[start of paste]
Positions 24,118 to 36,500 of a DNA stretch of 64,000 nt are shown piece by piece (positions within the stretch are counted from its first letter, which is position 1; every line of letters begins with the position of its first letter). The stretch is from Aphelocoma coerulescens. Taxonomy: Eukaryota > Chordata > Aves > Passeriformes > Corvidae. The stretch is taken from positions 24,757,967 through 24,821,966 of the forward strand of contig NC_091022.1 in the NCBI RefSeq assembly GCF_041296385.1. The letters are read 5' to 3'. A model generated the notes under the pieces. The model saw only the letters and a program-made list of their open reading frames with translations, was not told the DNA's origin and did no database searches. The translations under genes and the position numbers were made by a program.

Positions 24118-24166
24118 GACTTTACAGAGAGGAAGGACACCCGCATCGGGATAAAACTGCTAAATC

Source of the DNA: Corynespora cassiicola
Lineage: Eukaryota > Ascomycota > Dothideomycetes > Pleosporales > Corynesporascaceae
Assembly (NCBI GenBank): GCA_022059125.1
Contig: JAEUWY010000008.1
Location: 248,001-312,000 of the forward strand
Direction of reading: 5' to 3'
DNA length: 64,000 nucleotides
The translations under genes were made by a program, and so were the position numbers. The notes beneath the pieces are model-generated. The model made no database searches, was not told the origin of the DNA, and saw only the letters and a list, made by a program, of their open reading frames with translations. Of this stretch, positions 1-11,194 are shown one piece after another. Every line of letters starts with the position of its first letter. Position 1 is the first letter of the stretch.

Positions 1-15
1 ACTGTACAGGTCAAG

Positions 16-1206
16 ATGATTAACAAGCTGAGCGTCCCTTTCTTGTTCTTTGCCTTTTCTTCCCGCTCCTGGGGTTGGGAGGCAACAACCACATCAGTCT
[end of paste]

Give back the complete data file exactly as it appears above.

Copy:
Positions 24,118 to 36,500 of a DNA stretch of 64,000 nt are shown piece by piece (positions within the stretch are counted from its first letter, which is position 1; every line of letters begins with the position of its first letter). The stretch is from Aphelocoma coerulescens. Taxonomy: Eukaryota > Chordata > Aves > Passeriformes > Corvidae. The stretch is taken from positions 24,757,967 through 24,821,966 of the forward strand of contig NC_091022.1 in the NCBI RefSeq assembly GCF_041296385.1. The letters are read 5' to 3'. A model generated the notes under the pieces. The model saw only the letters and a program-made list of their open reading frames with translations, was not told the DNA's origin and did no database searches. The translations under genes and the position numbers were made by a program.

Positions 24118-24166
24118 GACTTTACAGAGAGGAAGGACACCCGCATCGGGATAAAACTGCTAAATC

Source of the DNA: Corynespora cassiicola
Lineage: Eukaryota > Ascomycota > Dothideomycetes > Pleosporales > Corynesporascaceae
Assembly (NCBI GenBank): GCA_022059125.1
Contig: JAEUWY010000008.1
Location: 248,001-312,000 of the forward strand
Direction of reading: 5' to 3'
DNA length: 64,000 nucleotides
The translations under genes were made by a program, and so were the position numbers. The notes beneath the pieces are model-generated. The model made no database searches, was not told the origin of the DNA, and saw only the letters and a list, made by a program, of their open reading frames with translations. Of this stretch, positions 1-11,194 are shown one piece after another. Every line of letters starts with the position of its first letter. Position 1 is the first letter of the stretch.

Positions 1-15
1 ACTGTACAGGTCAAG

Positions 16-1206
16 ATGATTAACAAGCTGAGCGTCCCTTTCTTGTTCTTTGCCTTTTCTTCCCGCTCCTGGGGTTGGGAGGCAACAACCACATCAGTCT